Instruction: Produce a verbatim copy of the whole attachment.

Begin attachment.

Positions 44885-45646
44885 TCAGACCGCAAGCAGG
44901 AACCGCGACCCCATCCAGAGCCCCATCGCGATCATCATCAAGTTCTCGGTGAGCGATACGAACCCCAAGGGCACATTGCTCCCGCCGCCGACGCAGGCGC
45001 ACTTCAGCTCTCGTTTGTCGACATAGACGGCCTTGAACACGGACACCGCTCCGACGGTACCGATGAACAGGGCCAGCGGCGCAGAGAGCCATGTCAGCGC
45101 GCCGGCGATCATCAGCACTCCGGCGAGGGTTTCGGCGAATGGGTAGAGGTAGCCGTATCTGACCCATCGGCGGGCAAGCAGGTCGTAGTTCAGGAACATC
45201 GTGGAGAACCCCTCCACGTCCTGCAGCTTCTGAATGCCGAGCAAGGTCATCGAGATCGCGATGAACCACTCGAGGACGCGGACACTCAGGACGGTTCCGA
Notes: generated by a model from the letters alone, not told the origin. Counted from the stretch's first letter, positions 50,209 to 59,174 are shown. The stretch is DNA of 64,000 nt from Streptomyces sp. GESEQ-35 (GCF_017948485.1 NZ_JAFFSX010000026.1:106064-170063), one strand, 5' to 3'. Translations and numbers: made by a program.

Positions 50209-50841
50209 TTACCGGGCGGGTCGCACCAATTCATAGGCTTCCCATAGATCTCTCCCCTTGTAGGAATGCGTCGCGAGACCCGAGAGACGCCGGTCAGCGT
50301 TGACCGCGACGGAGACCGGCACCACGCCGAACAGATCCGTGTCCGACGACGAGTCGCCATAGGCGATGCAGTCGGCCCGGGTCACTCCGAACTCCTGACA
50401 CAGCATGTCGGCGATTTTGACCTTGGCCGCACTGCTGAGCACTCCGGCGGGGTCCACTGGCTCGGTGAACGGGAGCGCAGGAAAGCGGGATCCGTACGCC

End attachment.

Positions 44885-45646
44885 TCAGACCGCAAGCAGG
44901 AACCGCGACCCCATCCAGAGCCCCATCGCGATCATCATCAAGTTCTCGGTGAGCGATACGAACCCCAAGGGCACATTGCTCCCGCCGCCGACGCAGGCGC
45001 ACTTCAGCTCTCGTTTGTCGACATAGACGGCCTTGAACACGGACACCGCTCCGACGGTACCGATGAACAGGGCCAGCGGCGCAGAGAGCCATGTCAGCGC
45101 GCCGGCGATCATCAGCACTCCGGCGAGGGTTTCGGCGAATGGGTAGAGGTAGCCGTATCTGACCCATCGGCGGGCAAGCAGGTCGTAGTTCAGGAACATC
45201 GTGGAGAACCCCTCCACGTCCTGCAGCTTCTGAATGCCGAGCAAGGTCATCGAGATCGCGATGAACCACTCGAGGACGCGGACACTCAGGACGGTTCCGA
Notes: generated by a model from the letters alone, not told the origin. Counted from the stretch's first letter, positions 50,209 to 59,174 are shown. The stretch is DNA of 64,000 nt from Streptomyces sp. GESEQ-35 (GCF_017948485.1 NZ_JAFFSX010000026.1:106064-170063), one strand, 5' to 3'. Translations and numbers: made by a program.

Positions 50209-50841
50209 TTACCGGGCGGGTCGCACCAATTCATAGGCTTCCCATAGATCTCTCCCCTTGTAGGAATGCGTCGCGAGACCCGAGAGACGCCGGTCAGCGT
50301 TGACCGCGACGGAGACCGGCACCACGCCGAACAGATCCGTGTCCGACGACGAGTCGCCATAGGCGATGCAGTCGGCCCGGGTCACTCCGAACTCCTGACA
50401 CAGCATGTCGGCGATTTTGACCTTGGCCGCACTGCTGAGCACTCCGGCGGGGTCCACTGGCTCGGTGAACGGGAGCGCAGGAAAGCGGGATCCGTACGCC